As we prepare for the 2021 season, Diamond Digest writers will be taking a look at each team’s off-season and previewing the season to come. Today, Ethan Deimeke takes a look at the St. Louis Cardinals!
After a middling 2020 that was struck by COVID outbreak, weeks-long quarantine, and more double-headers than I can count, slightly annoyed Cardinal fans were ready for another quiet, lowkey offseason from the front office. The surprise free agency of long-time second baseman Kolten Wong without a contract renewal turned fan discomfort into outrage, which was quickly transformed into awe with the acquisition of All-Star Nolan Arenado from Colorado. With a very respectable infield, a young outfield still developing, and pitching depth that rivals the Mariana Trench, the Redbirds are positioned to have an exceptionally entertaining, if not sneakily competitive, 2021.
Pros of the 2020 Season:
Let’s start with the upsides of 2020, shall we? Paul Goldschimdt’s first year with the Cards in 2019 was a little shaky, which for him meant only being an above-average hitter. 2020 saw the Goldy of old rise again, returning to the elite slugger we know him to be. Mr. Kwang Hyun Kim had himself a silly COVID season, posting a 1.62 ERA in 39 innings. Sustainable? Not really. Hilarious to think about? Absolutely. The bullpen that shouldered a good chunk of the season’s innings looked fantastic, as per usual. Finally, 2020 saw the long-awaited arrival of Dylan Carlson to the Big Leagues!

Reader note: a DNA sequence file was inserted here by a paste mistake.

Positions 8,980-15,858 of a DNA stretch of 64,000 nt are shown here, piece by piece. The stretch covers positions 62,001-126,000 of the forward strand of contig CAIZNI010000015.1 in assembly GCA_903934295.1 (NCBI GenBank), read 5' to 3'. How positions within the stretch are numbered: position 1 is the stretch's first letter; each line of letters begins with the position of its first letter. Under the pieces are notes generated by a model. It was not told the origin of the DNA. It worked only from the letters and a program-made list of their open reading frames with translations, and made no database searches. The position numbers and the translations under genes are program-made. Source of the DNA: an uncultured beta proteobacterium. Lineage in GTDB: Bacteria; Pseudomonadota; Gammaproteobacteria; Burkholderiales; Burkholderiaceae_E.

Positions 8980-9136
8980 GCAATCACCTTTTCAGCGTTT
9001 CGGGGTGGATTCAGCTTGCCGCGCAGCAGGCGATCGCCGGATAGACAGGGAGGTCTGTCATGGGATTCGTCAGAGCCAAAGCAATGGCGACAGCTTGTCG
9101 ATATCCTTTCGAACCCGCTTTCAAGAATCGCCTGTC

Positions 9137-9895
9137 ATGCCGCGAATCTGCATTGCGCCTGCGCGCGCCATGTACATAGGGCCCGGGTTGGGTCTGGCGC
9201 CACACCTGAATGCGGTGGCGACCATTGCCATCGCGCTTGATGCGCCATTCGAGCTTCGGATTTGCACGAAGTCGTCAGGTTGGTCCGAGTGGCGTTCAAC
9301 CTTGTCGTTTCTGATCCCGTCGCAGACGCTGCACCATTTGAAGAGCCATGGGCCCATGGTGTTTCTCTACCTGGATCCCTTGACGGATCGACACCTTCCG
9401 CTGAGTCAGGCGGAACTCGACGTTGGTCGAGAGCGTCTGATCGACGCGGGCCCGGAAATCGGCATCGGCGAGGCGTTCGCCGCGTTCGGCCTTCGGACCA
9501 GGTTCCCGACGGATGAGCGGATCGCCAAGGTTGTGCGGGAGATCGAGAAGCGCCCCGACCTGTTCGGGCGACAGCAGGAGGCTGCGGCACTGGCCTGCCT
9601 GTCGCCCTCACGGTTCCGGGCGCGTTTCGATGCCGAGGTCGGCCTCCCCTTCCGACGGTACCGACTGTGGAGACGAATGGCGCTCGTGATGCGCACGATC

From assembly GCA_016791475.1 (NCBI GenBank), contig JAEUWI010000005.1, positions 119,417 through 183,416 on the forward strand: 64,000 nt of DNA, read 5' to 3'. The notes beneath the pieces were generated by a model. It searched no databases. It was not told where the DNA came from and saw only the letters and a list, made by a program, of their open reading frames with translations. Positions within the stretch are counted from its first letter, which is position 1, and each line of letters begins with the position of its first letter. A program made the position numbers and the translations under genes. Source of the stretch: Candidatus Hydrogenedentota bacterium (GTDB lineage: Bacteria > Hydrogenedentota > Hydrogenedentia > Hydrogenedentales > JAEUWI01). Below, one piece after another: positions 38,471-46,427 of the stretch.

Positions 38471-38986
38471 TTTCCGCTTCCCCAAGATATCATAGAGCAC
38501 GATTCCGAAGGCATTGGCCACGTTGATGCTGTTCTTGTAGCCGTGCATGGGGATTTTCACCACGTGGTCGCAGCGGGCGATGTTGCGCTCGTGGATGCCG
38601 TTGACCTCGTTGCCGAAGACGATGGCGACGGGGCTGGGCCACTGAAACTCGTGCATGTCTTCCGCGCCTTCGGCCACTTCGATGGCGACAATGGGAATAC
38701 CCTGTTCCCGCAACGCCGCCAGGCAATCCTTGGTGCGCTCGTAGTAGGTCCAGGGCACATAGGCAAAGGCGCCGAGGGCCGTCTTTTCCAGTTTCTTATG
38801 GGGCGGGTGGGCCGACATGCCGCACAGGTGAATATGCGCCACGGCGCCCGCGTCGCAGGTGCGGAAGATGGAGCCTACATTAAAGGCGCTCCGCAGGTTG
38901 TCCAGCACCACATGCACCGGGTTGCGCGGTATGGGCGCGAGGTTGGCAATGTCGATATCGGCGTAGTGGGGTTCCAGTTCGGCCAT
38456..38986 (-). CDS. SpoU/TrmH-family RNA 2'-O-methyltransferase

Cons of the 2020 Season:
Now, for the downsides. Dylan Carlson’s long-awaited arrival to the Big League didn’t go super awesome. He flashed his glove and proved he belonged in Busch Stadium’s outfield, but his bat didn’t seem ready for the majors. This makes total sense for a twenty-one-year-old with insane levels of expectations heaped upon him. The left-field slot was not ideal just in general, whether we’re talking about Tyler O’Neill or Lane Thomas. The bats of just about everyone in the Cardinals’ lineup didn’t play, with only two everyday players posting a wRC+ of at least league average or higher. Lastly, and crucially, staff ace Jack Flaherty took a step back from his ridiculous Cy Young-contending 2019, walking more batters and pitching to a nearly five ERA.
2020-2021 Off-season Review
Key losses from 2020:
- 2B Kolten Wong – 2019-2020 fWAR: 5.0